… dungeons the most.
Though I have to admit, ‘my mind’ would be up there too.
Awhile back on my D&D group’s board I posted a bunch of entries from a Dungeon Master’s Guide which noted all the different types of players, what interests them, what bores them and how to keep them happy or in line so they don’t ruin things for others.
It was a really good write up.
As can be expected, we started categorizing each other and one of use noted there were very few ‘thinker’ types (like puzzles or figuring things out) or ‘explorer’ types.
That got me thinking, are we lacking those types or are they less than obvious?
Generally we don’t have a lot of puzzles in our game, they tend to eat up too much time that is focused on one player rather than the group as a whole. But then I remembered a couple of times one of the DMs introduced a puzzle or coded letter. Two members perked up immediately and went to decrypting it. Another time there were shaped ‘keys’ that had to be inserted in a given order which they figured out.
So I think we do have ‘thinkers’ in our group, they’re just dormant because it’s not something we add to our games enough.
The ‘explorer’ is another one that seems dormant or at least is more of a personal enjoyment. I know I get bored of lots of overland travel through normal or typical areas. In the recent campaign there was a fair bit of that and I noted my interest or the excitement increased when we hit some unusual areas like great long bridges over large chasms or walkways over swampy land.
These differences were interesting and got me thinking about what might happen. Would something swoop in and attack? Would the bridge begin to collapse? Would some big large critter break the surface of the water and attempt to devour my little Goblin ass?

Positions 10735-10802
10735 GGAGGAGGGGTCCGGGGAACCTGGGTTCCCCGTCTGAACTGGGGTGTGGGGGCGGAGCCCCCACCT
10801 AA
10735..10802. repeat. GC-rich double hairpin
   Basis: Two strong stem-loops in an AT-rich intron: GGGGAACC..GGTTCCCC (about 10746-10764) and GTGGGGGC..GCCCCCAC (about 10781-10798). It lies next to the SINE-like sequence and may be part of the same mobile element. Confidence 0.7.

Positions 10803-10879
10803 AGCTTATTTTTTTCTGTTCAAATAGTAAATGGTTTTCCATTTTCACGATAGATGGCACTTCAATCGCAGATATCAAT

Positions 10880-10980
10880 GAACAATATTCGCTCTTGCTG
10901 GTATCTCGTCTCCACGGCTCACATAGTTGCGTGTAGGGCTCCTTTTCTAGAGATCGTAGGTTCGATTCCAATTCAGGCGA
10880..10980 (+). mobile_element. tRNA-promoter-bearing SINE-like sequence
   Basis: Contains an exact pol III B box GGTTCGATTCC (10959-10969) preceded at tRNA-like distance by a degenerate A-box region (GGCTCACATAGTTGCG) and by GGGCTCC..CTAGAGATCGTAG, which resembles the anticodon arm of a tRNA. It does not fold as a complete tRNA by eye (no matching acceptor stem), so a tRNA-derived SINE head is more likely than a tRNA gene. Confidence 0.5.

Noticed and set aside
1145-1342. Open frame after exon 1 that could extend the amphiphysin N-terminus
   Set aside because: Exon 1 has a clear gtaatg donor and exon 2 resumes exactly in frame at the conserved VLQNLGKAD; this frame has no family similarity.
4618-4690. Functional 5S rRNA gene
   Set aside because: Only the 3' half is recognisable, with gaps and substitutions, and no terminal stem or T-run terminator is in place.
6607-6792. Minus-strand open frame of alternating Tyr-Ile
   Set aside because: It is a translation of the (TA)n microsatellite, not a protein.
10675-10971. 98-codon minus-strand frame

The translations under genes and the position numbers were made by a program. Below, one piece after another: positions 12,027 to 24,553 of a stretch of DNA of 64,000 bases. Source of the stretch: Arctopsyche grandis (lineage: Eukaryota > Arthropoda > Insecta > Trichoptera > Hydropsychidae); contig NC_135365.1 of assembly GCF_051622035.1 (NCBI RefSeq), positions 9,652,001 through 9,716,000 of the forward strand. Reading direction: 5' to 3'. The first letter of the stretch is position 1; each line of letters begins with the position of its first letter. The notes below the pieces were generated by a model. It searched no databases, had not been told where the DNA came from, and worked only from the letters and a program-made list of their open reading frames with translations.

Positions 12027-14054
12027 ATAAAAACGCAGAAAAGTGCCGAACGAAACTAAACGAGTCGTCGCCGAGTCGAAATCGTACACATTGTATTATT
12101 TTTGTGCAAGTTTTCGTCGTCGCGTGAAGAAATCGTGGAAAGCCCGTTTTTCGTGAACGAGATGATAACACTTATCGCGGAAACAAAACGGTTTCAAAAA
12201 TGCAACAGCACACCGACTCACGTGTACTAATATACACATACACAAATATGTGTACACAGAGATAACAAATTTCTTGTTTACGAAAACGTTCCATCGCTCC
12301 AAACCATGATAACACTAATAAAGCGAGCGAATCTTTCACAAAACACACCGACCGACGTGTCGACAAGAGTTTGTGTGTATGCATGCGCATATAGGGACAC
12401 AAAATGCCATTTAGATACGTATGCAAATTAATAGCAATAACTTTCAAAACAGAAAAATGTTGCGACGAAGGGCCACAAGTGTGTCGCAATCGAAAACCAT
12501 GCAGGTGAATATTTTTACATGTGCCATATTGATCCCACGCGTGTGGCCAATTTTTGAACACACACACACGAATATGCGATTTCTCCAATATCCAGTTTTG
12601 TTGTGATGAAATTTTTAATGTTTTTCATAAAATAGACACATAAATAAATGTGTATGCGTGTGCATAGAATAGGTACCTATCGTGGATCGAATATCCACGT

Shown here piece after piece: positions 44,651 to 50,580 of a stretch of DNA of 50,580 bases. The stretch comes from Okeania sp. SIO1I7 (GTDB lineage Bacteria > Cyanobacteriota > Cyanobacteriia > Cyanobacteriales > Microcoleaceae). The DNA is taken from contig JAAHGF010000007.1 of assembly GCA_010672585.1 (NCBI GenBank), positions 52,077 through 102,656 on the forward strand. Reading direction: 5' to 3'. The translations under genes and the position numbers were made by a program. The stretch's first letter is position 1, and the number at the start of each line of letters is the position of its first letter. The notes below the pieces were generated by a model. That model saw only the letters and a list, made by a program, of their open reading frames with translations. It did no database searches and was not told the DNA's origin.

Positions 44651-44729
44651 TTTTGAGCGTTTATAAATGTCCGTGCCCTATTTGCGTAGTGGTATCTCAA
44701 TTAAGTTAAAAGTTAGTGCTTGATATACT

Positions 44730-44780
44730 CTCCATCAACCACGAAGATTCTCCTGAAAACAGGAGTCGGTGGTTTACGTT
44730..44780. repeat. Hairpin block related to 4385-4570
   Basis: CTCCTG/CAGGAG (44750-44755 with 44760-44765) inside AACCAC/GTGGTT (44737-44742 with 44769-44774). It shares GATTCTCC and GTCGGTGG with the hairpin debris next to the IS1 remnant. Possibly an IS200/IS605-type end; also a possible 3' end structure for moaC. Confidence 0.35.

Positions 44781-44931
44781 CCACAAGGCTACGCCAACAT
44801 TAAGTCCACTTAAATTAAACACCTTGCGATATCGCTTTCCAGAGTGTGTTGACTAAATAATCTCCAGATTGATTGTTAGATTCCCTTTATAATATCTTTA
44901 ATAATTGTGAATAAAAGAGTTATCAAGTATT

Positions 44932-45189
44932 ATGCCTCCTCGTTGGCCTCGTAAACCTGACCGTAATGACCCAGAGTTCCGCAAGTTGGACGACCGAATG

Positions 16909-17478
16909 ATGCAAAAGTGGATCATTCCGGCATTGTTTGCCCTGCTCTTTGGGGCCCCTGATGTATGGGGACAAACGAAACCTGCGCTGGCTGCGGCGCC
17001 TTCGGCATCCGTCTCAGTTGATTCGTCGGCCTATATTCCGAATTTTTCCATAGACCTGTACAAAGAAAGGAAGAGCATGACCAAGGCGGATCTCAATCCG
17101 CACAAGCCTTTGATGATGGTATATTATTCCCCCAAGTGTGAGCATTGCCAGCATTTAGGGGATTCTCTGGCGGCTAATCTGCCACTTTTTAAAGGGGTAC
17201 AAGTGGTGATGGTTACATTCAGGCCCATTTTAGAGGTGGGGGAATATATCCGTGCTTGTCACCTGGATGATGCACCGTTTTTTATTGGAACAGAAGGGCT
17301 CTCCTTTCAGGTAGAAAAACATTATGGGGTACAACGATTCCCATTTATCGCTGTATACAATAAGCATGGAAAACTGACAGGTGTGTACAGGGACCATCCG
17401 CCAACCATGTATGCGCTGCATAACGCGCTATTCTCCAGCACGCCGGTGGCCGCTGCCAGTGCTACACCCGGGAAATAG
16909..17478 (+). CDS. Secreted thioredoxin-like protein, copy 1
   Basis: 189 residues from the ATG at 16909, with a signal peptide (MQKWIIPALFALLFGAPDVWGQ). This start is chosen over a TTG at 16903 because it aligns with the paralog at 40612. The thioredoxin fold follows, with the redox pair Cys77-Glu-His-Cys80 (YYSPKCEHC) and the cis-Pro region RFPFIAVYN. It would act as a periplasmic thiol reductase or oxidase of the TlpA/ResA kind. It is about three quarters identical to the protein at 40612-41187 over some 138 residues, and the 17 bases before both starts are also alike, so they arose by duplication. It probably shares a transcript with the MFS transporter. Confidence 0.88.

These are more interesting than walking through woods or low hills. Mountain passes? Okay… but throw some navigating of narrow ledges to add some excitement. This is supposed to be an adventure, right?
Unfortunately, there wasn’t a lot of ‘dungeon crawling’ in that campaign but I did like the concept of a giant’s city, run by a brutal dictator. That was spice added that made the meal for my mind all that more tasty.
Still, some of those are just rare occurrences and can’t compare to the fun of delving a dungeon, exploring, discovering and taking the risks with my character that I wouldn’t do myself.
Travel from point A to B without anything interesting going on or any worthwhile sites is just travel. Traveling through amazing and new sights is far more interesting.
Combat is just combat. Add some twists from time to time can make it more exciting (this is something Eberron tried to incorporate).
Adventure needs to be adventuresome.
Risk takers should be rewarded, but that doesn’t mean risk should be forced on everyone any more than everyone wants to live in a padded cell.
Just some thoughts…